It was the Yuletide, that men call Christmas though they know in their hearts it is older than Bethlehem and Babylon, older than Memphis and mankind. It was the Yuletide, and I had come at last to the ancient sea town where my people had dwelt and kept festival in the elder time when festival was forbidden; where also they had commanded their sons to keep festival once every century, that the memory of primal secrets might not be forgotten.In that section, Lovecraft nicely outlines the entire theme of "The Festival," namely, the unnamed narrator has returned home to Kingsport (based on Marblehead, Massachusetts, a visit to which HPL called "the high tide of my life") to participate on an ancient festival his family has kept for untold centuries. Of course, the narrator, being an outsider who's never been to the home of his ancestors, has no idea just what this festival is or why it is so important. He knows only that it is important enough that he has been summoned to this dilapidated seaside town from far away and that he must hold true to the ways of his forefathers.
The story itself is a trifling thing, one of the more insubstantial of Lovecraft's tales, which is no surprise given the early date of its composition. Beyond the central mystery of the true nature of the festival the narrator's family celebrates at Christmas-time, there's not much of a plot. And aside from the inclusion of the Necronomicon, "The Festival" doesn't have much to offer aficionados of the Cthulhu Mythos. However, what this short story possesses in abundance, and why it's stuck with me all these years, is an air of antiquity and menace, particularly the former.
Lovecraft's visit to Marblehead made such an impression on him because, in the words of his biographer S.T. Joshi:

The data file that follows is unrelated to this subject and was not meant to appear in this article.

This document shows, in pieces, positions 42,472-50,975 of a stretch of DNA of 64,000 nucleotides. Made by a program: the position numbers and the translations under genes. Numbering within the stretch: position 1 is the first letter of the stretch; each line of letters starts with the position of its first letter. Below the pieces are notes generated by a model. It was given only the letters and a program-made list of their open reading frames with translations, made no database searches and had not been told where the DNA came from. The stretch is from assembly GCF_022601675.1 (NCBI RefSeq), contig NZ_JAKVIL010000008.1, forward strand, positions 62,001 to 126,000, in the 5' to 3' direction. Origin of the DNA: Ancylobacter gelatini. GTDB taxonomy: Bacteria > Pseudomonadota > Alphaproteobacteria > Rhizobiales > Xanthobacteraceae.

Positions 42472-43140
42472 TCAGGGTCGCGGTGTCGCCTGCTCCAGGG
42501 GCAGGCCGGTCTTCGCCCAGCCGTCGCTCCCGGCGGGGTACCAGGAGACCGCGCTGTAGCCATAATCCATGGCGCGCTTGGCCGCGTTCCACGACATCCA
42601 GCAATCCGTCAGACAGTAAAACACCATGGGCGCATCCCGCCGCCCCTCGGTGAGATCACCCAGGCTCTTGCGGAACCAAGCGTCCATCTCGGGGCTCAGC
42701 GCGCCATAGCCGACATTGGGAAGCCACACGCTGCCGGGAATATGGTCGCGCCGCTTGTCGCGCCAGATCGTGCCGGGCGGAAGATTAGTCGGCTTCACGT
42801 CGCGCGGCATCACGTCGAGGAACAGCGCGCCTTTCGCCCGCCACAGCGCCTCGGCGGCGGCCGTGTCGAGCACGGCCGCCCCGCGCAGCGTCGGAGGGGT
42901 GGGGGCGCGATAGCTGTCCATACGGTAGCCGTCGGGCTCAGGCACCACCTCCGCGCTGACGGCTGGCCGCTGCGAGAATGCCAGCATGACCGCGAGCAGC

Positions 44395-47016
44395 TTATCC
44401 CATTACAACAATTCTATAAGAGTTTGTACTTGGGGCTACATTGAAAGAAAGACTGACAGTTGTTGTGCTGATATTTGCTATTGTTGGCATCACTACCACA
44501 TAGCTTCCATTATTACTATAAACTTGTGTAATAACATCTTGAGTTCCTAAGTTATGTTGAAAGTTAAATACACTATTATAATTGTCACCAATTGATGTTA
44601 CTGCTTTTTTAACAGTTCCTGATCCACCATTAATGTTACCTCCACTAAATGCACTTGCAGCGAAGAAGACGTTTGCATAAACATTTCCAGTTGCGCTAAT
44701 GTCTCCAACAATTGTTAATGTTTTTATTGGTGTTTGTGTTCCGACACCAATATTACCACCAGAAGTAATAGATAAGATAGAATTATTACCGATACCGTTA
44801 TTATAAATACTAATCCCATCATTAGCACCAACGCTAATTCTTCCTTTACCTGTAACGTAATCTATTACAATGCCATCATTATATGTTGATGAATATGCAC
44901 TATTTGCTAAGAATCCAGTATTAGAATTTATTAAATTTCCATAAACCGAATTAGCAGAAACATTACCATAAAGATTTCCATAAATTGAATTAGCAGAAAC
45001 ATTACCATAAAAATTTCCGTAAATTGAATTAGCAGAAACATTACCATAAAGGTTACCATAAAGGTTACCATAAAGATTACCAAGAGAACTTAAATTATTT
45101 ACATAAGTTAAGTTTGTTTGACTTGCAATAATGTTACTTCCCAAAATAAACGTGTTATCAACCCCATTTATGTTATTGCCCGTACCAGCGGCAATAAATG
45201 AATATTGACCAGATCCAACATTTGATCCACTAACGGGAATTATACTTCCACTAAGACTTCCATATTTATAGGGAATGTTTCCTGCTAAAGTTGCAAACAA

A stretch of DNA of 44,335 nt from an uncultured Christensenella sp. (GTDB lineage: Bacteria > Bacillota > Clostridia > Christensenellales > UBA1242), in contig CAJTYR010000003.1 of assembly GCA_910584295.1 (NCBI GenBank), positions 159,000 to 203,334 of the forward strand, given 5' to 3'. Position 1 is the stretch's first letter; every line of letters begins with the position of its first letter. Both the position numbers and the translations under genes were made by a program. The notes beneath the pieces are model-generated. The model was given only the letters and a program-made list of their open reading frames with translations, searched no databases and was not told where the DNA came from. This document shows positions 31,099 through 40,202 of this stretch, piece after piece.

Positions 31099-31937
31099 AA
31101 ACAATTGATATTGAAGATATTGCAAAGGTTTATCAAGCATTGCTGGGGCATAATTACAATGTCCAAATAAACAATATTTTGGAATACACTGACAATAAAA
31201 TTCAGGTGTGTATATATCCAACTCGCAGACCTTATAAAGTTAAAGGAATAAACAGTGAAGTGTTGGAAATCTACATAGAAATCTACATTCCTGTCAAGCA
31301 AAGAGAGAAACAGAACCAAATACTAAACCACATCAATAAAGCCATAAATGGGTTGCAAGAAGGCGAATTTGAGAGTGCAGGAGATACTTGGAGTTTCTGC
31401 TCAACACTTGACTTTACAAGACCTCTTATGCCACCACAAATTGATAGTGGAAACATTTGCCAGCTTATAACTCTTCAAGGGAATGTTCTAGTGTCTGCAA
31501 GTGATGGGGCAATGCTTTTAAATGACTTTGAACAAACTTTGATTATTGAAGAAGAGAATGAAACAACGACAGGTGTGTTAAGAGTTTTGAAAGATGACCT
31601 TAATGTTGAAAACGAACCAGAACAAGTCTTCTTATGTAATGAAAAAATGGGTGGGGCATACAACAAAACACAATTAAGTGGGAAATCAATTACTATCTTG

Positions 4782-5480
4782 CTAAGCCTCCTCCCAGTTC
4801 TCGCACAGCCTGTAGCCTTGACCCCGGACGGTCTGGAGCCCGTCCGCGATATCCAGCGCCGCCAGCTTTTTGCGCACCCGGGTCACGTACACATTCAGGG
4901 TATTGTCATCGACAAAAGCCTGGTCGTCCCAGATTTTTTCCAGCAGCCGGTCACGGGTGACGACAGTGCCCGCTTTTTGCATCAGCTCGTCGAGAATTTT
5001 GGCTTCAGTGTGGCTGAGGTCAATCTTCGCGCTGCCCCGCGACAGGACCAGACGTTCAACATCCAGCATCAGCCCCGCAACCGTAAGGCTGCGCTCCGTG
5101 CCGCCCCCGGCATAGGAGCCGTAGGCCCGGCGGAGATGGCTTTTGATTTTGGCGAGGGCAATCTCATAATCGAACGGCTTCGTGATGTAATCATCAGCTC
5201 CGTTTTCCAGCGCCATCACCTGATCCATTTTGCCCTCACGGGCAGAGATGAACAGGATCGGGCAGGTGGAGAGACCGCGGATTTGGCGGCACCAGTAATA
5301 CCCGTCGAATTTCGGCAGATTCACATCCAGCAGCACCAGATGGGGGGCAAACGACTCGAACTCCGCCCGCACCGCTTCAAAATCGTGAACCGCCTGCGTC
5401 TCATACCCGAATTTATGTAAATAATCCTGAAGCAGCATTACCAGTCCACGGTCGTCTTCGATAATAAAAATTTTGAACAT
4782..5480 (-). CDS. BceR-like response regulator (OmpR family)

Lovecraft felt himself united with his entire cultural and racial past. The past is real -- it is all there is; and for a few moments on a winter afternoon in Marblehead the past really was all there was.That's an experience I understand myself, given my own antiquarian tendencies, which probably explains why, as I get older, despite the vast gulfs between HPL and myself when it comes to our world views, I nevertheless have ever greater sympathy for him. In "The Festival," HPL does an astounding job of conveying the way that the past can weigh upon the present. Of course, this being a Lovecraft story, that past has a decidedly sinister cast to it, or at least an inhuman one, as he makes plain near the very beginning of the story.
That probably explains why the story frightens me. Given Lovecraft's own proclivities, I think it a testament to his craft that he was nevertheless able to present something he dearly loved -- the past -- in such a horrific light. The narrator of "The Festival" thinks only that he's participating in a family tradition and gives little thought to the nature of the tradition or why it is so important to have been passed down from father to son for untold generations. He knows only that it's "important" and gives little thought to it beyond that. Thus, his shock, upon learning the truth, is all the more potent and offers up a subtle rebuke to those of us who revere the past without any real understanding of it or why it might have been cast aside.
Lovecraft assuredly wrote better stories than "The Festival," but this one will always be a favorite of mine. I find it difficult not to read it and be affected by it, both emotionally and intellectually. And, as Halloween approaches, I am reminded of my younger self, nearly 30 years ago, reading this story for the first time and forever being changed by it.